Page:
My Wife's Affair


An excerpt from My Wife's Affair

We try, we husbands and fathers, we really do. I just want to tell you that. We may not find the perfect
triceratops pajamas on sale four months before the birthday; it wouldn't occur to us to set up a magic closet
full of stickers and Silly Putty for them on days when they're sick or scared or we just love them so much.
We don't always remember to ask about swimming lessons or the spelling test, and we've been known to
come home late at night and go straight to bed without looking in on the kids (how this appalled Georgie.)

I admit all of this, but also say that when we walk in the door at the end of the working day we don't ask for
peace and quiet and the day's mail, but instead—so grateful that they're ours—just for those little bodies
coming at us in a rush.

Not that Georgie was any angel of the house. If you passed her on the street, her orange scarf the only bit
of color against a full black ensemble and all that wavy brown hair, you wouldn't necessarily picture her
wrapping the dinosaur pajamas in dinosaur paper. But she did, just the way she knew when to give them
Curious George
and when they would love Charlotte's Web, while all I could feebly remember was that I had
read The Hobbit some time in junior high.

Because she had these passions, you see—that's how she knew what to do. She threw herself into
motherhood the same way she had thrown herself into acting. Or into me. It was the only way she could
possibly love what she loved, and she was spectacular at it—until she tried to balance her passions. Georgie
knew, but would not quite believe, that passions do not survive the weighing of one against the other.

Georgie. I did call her Georgie-girl sometimes, though it wasn't as corny as it might have been if we were
older and the song more than a catchy tune our fathers used to hum.

Even now I can imagine her walking in and my saying, "Hey, there, Georgie-girl," and the boys all over their
mother, and me, I guess, like one of them.

I would do anything for her.
I would do anything for her.

I could begin, I suppose, when Georgie and I met. Manhattan: she was an actor/waiter and I was a writer with a
boring day job near her restaurant. Do I even need to say struggling? Or do I jump six years later, when she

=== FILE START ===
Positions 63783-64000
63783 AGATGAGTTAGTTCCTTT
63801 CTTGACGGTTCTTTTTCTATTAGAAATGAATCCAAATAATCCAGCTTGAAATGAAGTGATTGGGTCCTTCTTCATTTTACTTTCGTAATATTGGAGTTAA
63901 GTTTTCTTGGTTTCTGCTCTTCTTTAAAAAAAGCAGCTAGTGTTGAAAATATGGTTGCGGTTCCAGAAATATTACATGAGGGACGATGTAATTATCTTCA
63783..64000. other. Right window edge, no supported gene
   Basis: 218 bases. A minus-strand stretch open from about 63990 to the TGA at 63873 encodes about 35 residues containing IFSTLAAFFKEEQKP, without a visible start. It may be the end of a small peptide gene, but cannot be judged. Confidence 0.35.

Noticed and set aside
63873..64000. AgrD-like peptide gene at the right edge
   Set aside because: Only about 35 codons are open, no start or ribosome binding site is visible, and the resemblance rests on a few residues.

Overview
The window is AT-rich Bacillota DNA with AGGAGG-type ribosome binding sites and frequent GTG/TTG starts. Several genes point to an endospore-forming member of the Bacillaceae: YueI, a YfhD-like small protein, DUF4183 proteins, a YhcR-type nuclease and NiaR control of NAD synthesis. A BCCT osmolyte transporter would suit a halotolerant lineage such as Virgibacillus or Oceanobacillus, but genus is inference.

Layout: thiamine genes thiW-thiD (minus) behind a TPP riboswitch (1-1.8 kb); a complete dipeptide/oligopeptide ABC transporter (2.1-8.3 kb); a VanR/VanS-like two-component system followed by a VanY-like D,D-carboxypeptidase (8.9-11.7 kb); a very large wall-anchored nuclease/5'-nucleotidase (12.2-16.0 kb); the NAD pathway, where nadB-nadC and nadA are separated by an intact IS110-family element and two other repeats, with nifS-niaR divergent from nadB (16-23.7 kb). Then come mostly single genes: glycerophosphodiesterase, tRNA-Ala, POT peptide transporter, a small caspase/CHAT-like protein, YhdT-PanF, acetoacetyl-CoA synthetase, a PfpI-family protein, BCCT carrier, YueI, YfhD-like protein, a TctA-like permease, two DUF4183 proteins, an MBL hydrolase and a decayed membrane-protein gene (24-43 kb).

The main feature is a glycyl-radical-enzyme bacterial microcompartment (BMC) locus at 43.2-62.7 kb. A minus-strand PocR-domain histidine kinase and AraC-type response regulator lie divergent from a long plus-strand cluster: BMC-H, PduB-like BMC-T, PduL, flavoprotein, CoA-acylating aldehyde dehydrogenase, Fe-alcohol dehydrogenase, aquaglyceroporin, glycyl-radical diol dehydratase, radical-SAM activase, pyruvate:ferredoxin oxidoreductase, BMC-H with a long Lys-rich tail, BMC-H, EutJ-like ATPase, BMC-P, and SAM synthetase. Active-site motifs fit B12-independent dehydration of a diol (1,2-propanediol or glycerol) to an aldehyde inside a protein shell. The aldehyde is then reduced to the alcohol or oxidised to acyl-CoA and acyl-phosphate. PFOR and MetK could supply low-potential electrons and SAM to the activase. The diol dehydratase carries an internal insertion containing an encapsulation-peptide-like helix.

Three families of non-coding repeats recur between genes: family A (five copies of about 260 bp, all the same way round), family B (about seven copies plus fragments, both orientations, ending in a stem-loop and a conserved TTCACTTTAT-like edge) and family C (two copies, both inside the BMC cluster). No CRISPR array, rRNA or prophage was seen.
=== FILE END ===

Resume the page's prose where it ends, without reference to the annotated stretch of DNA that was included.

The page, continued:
was four months pregnant with Fergus and we decided to get married? Or to nineteen months after that, when
the twins were born and Georgie was left an exhausted mother in a fourth-floor walk-up, a Rapunzel with
three boys under two who couldn't even leave the apartment by herself.

Perhaps the story begins in that house in New Jersey, the one we fled to when it became impossible to stay
in the city any longer. It was a fair trade, Georgie said, one kind of prison for another. She could leave the
house now, but with no sidewalks to walk on, no parks or coffee shops to stroll to, she could go nowhere
without wedging three children into three car seats in the huge Volvo station wagon she was terrified to drive.

For a time Georgie lost herself there, to a life she felt was someone else's. She lost herself for almost four
years to a place that cut her off from her version of the world. And then she found herself again, in England,
and perhaps I should begin there—where the end began, unless you are the type who believes it was there all
along, hovering, waiting to swoop from the start.

England. The tithe barn. I have left a third of my life there, fully half of my heart, and I can tell you honestly
now that I would have abandoned everything to those walls if it weren't for those sons who needed me, the
beautiful boys who went to England with two parents who loved them and returned part of a family forever
in ruins.